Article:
British Deep-water Coral Lophelia pertusa

The first recorded specimens from British waters of the deep-water coral Lophelia pertusa

During the early nineteenth century, four specimens of the deep-water coral Lophelia pertusa were obtained from Scottish waters by local fishermen. Two were from off the Shetland Islands and two from the Inner Hebrides. They are important in that they are the earliest records of Lophelia from British waters.

The specimen on display is one of the four. Weighing 2.48 kg, it was brought up in 1845, from a depth of around 150 metres between the islands of Rum and Eigg. In March, 1846, the coral was exhibited by Professor J. Fleming at a meeting of the Royal Society of Edinburgh and was then deposited in the museum of King's College, Aberdeen.

The British Museum (Natural History) collections contain a small, 9 gram specimen presented by Fleming in 1849. Their small specimen fits the Aberdeen one quite perfectly at the point shown in red, indicating that it was broken off sometime between 1845 and 1849.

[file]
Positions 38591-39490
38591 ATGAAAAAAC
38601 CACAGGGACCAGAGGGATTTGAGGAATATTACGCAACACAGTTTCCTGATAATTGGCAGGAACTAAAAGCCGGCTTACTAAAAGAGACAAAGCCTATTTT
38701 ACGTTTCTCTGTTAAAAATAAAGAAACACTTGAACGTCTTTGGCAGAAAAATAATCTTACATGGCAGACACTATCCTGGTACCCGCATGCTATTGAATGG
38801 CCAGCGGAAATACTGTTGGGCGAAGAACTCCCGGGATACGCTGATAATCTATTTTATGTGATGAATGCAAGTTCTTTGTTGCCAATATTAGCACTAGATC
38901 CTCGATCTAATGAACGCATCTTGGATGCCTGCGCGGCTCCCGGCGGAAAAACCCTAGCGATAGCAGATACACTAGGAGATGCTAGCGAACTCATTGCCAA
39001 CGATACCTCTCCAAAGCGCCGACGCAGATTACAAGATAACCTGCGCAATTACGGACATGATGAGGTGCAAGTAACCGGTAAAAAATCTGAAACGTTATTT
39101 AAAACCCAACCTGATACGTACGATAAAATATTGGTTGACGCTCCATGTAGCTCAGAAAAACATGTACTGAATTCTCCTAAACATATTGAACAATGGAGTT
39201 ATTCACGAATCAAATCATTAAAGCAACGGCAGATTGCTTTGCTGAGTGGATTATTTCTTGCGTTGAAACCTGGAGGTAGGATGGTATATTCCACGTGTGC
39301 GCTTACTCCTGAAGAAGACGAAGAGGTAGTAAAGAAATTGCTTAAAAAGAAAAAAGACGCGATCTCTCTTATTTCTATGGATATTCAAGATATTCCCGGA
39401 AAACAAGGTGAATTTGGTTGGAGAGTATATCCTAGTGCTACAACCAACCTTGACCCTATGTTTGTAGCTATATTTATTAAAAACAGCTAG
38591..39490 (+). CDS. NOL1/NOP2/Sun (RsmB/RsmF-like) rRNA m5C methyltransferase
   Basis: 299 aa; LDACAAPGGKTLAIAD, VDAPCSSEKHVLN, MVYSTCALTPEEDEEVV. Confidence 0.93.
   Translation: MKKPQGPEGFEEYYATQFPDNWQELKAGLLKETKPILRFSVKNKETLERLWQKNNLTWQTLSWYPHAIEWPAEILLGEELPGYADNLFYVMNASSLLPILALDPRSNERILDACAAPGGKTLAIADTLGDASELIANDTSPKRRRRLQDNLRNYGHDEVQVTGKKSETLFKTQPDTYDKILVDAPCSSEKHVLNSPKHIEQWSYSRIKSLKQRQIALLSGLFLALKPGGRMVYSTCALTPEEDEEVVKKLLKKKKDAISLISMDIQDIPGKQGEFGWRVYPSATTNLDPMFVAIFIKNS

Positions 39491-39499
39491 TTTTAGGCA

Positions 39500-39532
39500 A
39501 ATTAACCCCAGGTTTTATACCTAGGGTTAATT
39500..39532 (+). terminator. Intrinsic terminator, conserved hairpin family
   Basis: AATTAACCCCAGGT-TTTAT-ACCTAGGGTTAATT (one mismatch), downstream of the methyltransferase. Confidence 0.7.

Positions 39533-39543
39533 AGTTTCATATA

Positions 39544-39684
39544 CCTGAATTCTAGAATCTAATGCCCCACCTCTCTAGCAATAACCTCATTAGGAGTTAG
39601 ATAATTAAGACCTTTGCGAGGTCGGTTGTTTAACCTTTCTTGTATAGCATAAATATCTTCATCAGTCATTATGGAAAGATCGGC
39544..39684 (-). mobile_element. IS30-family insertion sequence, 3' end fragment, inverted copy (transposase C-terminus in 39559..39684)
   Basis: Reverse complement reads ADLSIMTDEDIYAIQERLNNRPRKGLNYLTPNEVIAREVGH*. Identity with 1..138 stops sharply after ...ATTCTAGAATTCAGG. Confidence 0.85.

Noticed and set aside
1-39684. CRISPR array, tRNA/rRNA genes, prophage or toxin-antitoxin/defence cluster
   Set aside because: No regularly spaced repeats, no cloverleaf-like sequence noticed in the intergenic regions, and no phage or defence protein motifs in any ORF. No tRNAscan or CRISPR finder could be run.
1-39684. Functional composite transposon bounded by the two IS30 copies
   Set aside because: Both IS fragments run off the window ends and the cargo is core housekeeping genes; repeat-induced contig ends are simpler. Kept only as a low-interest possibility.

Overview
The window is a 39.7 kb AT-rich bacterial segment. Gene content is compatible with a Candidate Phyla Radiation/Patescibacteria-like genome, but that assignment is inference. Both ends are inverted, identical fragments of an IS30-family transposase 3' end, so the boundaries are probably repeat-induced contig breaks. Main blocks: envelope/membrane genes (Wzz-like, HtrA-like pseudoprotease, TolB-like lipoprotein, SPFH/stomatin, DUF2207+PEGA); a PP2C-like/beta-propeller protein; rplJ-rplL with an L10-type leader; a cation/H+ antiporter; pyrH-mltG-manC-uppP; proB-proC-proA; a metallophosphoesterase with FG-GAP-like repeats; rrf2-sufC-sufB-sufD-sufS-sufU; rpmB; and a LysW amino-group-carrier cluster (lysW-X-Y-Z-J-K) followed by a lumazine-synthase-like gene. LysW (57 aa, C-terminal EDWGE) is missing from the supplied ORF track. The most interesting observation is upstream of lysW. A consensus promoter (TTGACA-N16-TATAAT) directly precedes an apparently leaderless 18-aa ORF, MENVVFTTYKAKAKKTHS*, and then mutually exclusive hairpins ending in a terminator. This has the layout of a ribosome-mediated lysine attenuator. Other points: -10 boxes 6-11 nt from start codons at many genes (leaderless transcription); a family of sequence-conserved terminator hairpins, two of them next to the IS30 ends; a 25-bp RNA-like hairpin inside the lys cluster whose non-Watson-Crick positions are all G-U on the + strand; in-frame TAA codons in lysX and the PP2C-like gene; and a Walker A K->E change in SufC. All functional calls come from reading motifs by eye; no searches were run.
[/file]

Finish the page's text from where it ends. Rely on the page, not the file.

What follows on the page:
For further details see:

WILSON, J.B., 1979. The first recorded specimens of the deep-water coral Lophelia pertusa (Linnaeus 1758) from British waters. Bulletin of the British Museum (Natural History) Zoology Series, 36, pp. 209-215.

Lophelia pertusa towards the next millennium

After more than a century of consideration as a mere academic curiosity, research on Lophelia is acquiring a new sense of urgency (see, for example, an article in the Summer 2000 edition of NERC News.) The species occurs over large areas of the sea bed in deep water west of the Shetland Isles. This area is the focus of new exploration and development by the oil and gas industry. Also, fishermen are increasingly trawling in the deeper waters where Lophelia is to be found.

The government and oil industry are currently funding a project led by Dr. John Gage of the Scottish Association of Marine Sciences (SAMS) entitled: Sensitives of cold water corals and other large benthic fauna in relation to oil/gas activities west of Shetland.

The first step is to map areas of Lophelia so that they can be avoided by fishermen and so that the scale of any problem can be understood.

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